Alexandra Wrage receives more than a few calls from nervous CEOs these days.
They’re worried about dinner invitations to foreign officials. They’ve budgeted $200 for a meal—but when a large entourage arrives and orders expensive wines, the bill climbs to $1,000 or more. They want to know: Are we guilty of corruption? Bribery?
These dinner dates aren’t like handing over briefcases filled with money. But it’s an issue, Wrage says, that will keep executives up at night worrying about the consequences of possible wrongdoing.
How times have changed since November 2001, when Wrage founded TRACE International Inc. with the goal of making it easier and less expensive for companies to avoid corruption.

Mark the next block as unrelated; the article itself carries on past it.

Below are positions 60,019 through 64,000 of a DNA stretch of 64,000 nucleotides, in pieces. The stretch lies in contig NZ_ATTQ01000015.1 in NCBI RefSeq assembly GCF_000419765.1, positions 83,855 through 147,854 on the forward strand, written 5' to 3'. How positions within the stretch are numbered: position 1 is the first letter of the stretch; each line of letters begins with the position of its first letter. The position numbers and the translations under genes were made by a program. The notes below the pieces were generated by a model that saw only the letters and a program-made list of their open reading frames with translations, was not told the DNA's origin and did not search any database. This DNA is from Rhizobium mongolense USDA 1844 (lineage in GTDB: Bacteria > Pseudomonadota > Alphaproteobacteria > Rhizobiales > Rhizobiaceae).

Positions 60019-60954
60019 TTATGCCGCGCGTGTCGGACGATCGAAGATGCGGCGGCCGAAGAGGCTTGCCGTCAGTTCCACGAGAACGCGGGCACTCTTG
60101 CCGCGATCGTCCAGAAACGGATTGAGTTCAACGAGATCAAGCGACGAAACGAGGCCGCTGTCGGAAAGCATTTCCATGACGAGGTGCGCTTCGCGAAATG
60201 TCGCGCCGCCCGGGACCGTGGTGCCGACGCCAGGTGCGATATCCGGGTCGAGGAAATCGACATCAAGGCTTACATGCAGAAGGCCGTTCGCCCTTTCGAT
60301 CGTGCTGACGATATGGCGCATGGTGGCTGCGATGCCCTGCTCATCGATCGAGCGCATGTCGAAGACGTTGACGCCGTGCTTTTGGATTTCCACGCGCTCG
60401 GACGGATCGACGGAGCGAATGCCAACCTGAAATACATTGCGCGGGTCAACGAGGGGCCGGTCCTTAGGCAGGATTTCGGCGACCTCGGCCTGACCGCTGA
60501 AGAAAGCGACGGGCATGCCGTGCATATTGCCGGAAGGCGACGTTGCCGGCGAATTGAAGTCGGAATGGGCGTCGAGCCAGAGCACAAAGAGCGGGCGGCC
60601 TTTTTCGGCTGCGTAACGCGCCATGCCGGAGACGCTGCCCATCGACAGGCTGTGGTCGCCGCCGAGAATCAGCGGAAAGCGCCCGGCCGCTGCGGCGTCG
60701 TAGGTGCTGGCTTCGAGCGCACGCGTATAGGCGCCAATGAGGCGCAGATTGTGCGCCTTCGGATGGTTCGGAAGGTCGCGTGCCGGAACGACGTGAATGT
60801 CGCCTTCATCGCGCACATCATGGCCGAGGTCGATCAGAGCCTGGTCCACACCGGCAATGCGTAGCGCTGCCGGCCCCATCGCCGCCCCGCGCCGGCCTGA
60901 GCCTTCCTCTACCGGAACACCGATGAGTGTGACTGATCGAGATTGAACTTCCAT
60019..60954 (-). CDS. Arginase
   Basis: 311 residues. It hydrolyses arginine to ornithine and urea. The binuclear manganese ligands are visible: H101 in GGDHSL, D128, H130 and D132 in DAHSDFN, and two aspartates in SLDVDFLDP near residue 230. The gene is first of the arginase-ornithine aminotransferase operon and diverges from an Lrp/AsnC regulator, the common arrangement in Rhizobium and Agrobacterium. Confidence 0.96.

Jeremy Millard grew up in the theatre, soaking in the energy, creativity and performances of his parents and grandparents. It was magical, super cool, says the Toronto native. And while he didn’t follow the family career path, today he’s on a large stage himself—acting as Uber’s Legal Director for Canada.
Like the entertainment industry, Uber has its critics. But the company’s mobile app has plenty of fans, with people in more than 400 cities worldwide using the ride-sharing service.
“Internally, we know it’s a novel product,” says Millard. “You won't find many people who aren’t thrilled with the product and experience. That’s a great thing here for staff, or for any company you are working at.”
Millard joined Uber in July 2015 as its first lawyer in Canada. His role is to advise the San Francisco-based company on matters here and shape a domestic legal approach. The immediate overall goal, he says, is to encourage cities and provinces to enact smart regulations for ride-sharing. Regulations that ensure consumer protection and safety while letting an “innovative new service” grow.